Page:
UPDATE 15/02/17: As The Music reports, live music will return to the Harold Park Hotel this weekend, after the pub worked with the City Of Sydney to find a solution.
ORIGINAL STORY: In this week’s episode of Sydney’s Culture Gets Slowly But Surely Flushed Down The Crapper, an iconic pub in the city’s inner-west has been forced to axe its regular acoustic Sunday session after a new neighbour moved in and complained about the noise.
According to The ABC, Glebe’s historic Harold Park Hotel had been running the popular outdoor live music event for six years, only to be foiled by a noise-hating neighbour who’d been living in the vicinity for two weeks.
Yep, like Valentin managing to get his hands on the golden gun in GoldenEye 007’s multiplayer mode, the amount of damage that one jerk on the warpath can wreak in such a situation is completely unfathomable.
With a single cantankerous yarn to the City of Sydney council, this lone individual has successfully silenced the countless local artists who’ve been performing in the venue’s alfresco courtyard for more than half a decade.
The venue confirmed the sad news earlier this week, posting a pretty heart-wrenching statement to Facebook, which reads:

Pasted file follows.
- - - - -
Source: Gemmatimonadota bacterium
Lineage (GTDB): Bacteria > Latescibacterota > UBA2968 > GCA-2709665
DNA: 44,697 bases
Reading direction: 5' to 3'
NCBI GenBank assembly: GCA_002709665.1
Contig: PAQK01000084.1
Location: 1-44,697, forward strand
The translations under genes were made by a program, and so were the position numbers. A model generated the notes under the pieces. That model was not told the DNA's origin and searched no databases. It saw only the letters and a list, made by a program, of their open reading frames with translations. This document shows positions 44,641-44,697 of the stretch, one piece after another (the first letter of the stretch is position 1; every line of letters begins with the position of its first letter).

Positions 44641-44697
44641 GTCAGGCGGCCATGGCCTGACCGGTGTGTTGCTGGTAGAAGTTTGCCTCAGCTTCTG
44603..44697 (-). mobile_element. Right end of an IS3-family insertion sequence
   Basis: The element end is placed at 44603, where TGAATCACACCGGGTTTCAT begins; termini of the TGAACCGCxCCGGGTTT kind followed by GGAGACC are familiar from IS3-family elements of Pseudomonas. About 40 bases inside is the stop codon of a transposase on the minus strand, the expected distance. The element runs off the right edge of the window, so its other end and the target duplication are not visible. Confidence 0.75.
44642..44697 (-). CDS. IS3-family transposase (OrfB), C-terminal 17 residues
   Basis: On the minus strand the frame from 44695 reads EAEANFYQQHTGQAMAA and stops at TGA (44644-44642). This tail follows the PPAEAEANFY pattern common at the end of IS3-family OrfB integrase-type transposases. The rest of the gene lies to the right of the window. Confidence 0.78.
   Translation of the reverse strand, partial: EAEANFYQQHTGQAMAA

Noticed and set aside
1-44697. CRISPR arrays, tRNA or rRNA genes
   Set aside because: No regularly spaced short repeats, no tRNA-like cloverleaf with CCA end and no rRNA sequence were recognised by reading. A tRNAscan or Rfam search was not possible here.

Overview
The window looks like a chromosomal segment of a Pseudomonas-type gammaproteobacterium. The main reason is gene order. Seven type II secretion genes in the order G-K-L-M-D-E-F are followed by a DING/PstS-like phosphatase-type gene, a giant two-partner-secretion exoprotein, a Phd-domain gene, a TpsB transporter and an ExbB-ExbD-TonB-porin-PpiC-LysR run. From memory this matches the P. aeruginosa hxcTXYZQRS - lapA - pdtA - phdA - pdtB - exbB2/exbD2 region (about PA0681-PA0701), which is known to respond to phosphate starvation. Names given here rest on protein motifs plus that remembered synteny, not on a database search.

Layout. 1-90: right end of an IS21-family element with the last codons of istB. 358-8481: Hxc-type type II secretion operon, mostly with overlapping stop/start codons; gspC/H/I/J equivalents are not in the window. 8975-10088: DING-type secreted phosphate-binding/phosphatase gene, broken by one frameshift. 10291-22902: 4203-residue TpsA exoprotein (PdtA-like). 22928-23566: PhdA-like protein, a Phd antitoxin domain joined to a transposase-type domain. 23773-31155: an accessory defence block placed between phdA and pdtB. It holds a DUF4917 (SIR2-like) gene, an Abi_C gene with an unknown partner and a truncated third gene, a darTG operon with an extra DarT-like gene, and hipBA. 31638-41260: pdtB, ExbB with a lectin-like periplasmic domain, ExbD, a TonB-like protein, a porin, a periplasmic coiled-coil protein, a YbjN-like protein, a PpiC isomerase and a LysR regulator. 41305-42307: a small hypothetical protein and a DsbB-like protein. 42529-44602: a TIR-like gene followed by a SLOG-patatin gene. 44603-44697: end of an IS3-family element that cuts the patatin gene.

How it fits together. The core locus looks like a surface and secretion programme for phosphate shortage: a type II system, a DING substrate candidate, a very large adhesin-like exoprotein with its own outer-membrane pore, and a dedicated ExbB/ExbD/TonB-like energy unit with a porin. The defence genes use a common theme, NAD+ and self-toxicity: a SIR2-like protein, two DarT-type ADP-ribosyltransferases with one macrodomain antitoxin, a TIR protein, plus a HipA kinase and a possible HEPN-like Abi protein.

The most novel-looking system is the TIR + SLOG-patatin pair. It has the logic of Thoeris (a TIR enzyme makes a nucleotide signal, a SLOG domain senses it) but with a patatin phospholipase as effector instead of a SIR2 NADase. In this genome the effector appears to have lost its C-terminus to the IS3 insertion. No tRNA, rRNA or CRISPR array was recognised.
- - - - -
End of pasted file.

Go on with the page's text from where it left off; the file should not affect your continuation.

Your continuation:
“So, our popular, long-running, Sunday afternoon music has been knocked on the head, after a complaint from a neighbour, who has just moved in next door. Pub been here 137 years, this anonymous mob move in two weeks, and our Sunday arvo local entertainment is gone. Thanks to all our fabulous musicians and patrons over these past years – it’s been beautiful.”
Despite never obtaining official permission to host live music in the courtyard, pub owner William Ryan tells the ABC the unplugged music was “low-impact entertainment”, which had been supported by the local community for years.
“I’ve had thousands and thousands of Facebook posts and tweets and personal letters and phone calls about the support for the music on a Sunday afternoon,” he says.
“I’m not talking about playing heavy metal until three in the morning … it’s appropriate low-risk music and I’d like to think that’s … a sensible policy.”
However, a spokesperson for the City of Sydney has confirmed to the public broadcaster that the Harold Park Hotel’s conditions of development consent “prohibited live entertainment from being staged in the outside courtyard area”, adding that Council’s Adviser for Live Music and Performance had been in contact with the watering hole to “discuss amending its development consent to allow live music in the courtyard”.
Let’s hope that happens.
And if (but hopefully when) it does, might I suggest Aussie grindcore demons King Parrot as the perfect musical choice to re-launch the Hotel’s new Council-approved courtyard sessions and officially welcome it’s new neighbour to the vicinity with a Sunday evening serenade of Shit On The Liver.